Carrot Ranch Flash FictionThe beauty outside my window is almost incomprehensible. White snow, chandelier ice cycles, blue sky. Colors that the Rocky Mountains flaunt so well that if the expanse were a celebrity, he’d grace the cover of People Magazine as the World’s Most Handsome Man. It’s a Frank Sinatra kind of beautiful day that boldly sings, “I did it my way.”

And I can end my year on that note. I did it my way.

Last week writers tackled visions. From the grand to the practical, from the remembered to the hopeful, a vision is what guides us. We hold it in our imagination and often refer to it as our dream. In business, we say that a vision is an organization’s north star. It guides growth and transition. Goals are therefore the tools by which we orientate to that north star.

I’ll readily admit that I’m a pantser as a writer (meaning, I prefer to write by the seat of my pants). Pantsers can be found in other businesses, too: the baker who loves to make cookies; the jeweler who collects his own stones from the beach; the pilot who lives to soar above the earth. People who are passionate about what they do aren’t always successful at it for a living.

The baker may shy away from dealing with people and neglect the front-end of her business. The jeweler may not know how to sell his beautiful beach-found jewelry. The pilot might not make enough money to keep his plane in the air. The writer might have a vision of finished books, but have no idea how to shape the stories into a book.

Goals can help.

I’m not talking about a planning process formulated by corporate drones and followed like doctrine. I’m talking about looking at your vision in a practical way and creating steps to get you closer to actualizing what it is you can imagine. Goals can be invigorating, and even pansters can plan.

Consider FAST goals. FAST: flexible, actionable, sound and timely. Start with your vision, that big dream. Like a good story it needs to be fully detailed. Last week I wrote a flash fiction that was a partial glimpse at my own vision. It included turquoise boots that said, “You’ve arrived, Writer.” But the turquoise boots are not a goal. Publishing a book is.

To make my book publishing a FAST goal, I would detail it like this:

  1. Publish my finished manuscript by first securing and agent or publisher; if not, then seeking a small press or considering independent publishing (flexible).
  2. Create an action plan that includes querying agents or publishers; seeking industry feedback; redirecting the process in light of feedback (actionable).
  3. Learn as much as possible about publishing options and what readers are interested in reading in an over-saturated market (sound).
  4. Give the query process a six-month try before considering other options, including a possible revision (timely).

What’s important is that writer’s goals be flexibility because there are cumbersome factors in this industry. Rewrites, feedback, queries, rejections and enough indie options to boggle the mind of mathematician. A goal is going to require action. I’m not going to wake up one morning and find that a magic goose laid a golden book on my desk. I have to work my goal. And it has to be sound in the sense that it doesn’t bore or overwhelm me. I know what all else is at stake in my life so I’ll make the goal fit who I am as a writer and what my circumstances are. Time is sometimes a guess. I always think it will take less time than it actually does, but still, it’s necessary to set deadlines or else it may stay in limbo as year after year passes by me (and my goal).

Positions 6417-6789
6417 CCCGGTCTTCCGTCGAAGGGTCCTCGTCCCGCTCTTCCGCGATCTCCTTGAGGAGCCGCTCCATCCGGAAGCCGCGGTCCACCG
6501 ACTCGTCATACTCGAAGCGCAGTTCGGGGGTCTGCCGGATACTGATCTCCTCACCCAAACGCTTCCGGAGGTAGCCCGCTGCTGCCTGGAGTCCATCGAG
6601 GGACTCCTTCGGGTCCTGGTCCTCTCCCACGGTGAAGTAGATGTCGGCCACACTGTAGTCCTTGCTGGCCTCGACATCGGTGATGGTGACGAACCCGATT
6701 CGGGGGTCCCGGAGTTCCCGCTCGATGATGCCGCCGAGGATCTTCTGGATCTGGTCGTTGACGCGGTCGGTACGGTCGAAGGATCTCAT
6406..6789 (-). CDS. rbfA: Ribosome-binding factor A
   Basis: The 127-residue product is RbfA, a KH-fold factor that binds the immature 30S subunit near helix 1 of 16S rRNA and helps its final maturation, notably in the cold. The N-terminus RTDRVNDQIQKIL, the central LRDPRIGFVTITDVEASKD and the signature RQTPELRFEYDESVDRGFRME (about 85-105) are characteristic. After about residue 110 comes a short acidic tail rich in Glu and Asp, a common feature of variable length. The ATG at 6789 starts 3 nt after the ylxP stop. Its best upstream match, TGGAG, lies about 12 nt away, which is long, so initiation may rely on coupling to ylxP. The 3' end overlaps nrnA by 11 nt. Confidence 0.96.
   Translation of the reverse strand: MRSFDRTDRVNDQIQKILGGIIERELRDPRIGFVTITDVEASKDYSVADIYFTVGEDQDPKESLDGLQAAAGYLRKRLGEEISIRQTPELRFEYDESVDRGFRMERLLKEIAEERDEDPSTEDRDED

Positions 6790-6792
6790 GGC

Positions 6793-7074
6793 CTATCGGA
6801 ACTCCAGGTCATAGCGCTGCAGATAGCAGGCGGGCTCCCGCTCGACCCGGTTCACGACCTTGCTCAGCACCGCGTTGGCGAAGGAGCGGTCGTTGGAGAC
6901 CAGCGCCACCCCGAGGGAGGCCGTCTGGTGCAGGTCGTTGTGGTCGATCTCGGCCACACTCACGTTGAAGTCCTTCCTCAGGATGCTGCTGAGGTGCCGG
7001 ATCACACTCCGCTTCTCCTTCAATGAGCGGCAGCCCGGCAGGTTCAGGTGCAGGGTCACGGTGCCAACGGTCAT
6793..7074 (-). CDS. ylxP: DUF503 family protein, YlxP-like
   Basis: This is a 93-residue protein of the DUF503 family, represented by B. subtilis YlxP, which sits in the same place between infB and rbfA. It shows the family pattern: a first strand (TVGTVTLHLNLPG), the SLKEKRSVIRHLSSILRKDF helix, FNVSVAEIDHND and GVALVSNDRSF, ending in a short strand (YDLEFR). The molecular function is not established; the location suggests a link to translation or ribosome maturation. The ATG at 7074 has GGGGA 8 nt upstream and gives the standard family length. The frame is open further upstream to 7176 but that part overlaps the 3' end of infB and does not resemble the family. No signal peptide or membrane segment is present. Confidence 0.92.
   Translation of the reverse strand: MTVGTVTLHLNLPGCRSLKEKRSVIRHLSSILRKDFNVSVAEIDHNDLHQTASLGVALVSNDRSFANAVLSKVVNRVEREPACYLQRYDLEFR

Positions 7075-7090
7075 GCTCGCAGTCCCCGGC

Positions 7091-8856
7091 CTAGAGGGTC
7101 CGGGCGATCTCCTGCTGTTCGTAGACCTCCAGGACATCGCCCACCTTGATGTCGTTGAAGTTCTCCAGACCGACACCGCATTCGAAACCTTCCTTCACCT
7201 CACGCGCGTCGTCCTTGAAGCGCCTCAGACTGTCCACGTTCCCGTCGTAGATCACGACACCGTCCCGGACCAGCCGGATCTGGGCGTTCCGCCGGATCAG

As trite as New Year’s resolutions are, it’s good to set goals when it feels like the right time to refresh. And maybe this is not the right time for you. For example, you might be a teacher and that fresh start is when the school-year ends. Or perhaps the rhythms of your personal life don’t jive with the turning of the New Year. That’s fine. But do try to find time to reflect annually, adjust and carry on with what it is you want to achieve as a writer.

Of course, you can have multiple goals. I certainly do! If you have more than five, pull back on the reins and take stock of which goals are most important. Too many goals can compete for your time and energy. Take a holistic look at how writing fits into your life, too. One of my goals is to make enough income from writing (business and freelancing) in order to work on my novel writing. Because I work at home, I also include a personal fitness goal to walk, get sunshine and talk to people face-to-face.

So where does planning goals lead us this week? To the mysterious (or otherwise) staircase. We have to take steps on our writer’s journey, so let’s consider stairs and where they lead.

December 31, 2014 prompt: In 99 words (no more, no less) write a story about steps, stairs or a staircase. Where do they lead? Who is walking or avoiding them? Are they clearly defined or ancient? Why are theses steps important? Lead us on a 99 word discovery!

Respond by January 6, 2015 to be included in the weekly compilation. Rules are here.


The Ascent by Charli Mills

Nothing was going right. The driveshaft that fell off Elvin’s 1991 Ford spiked the grill of the Prius behind him. He let his insurance lapse the week before because he got laid off from the mill. His girlfriend left for Seattle and the coyotes ate his cat. Elvin sucked air and examined the smooth quartzite wall before him. He began to see steps, some no bigger than toe-holds. In his mind he mapped the perfect ascent and in no time he reached to summit that overlooked Lake Pond Oreille. Now if only he could find the steps in life.


Climbing (91)

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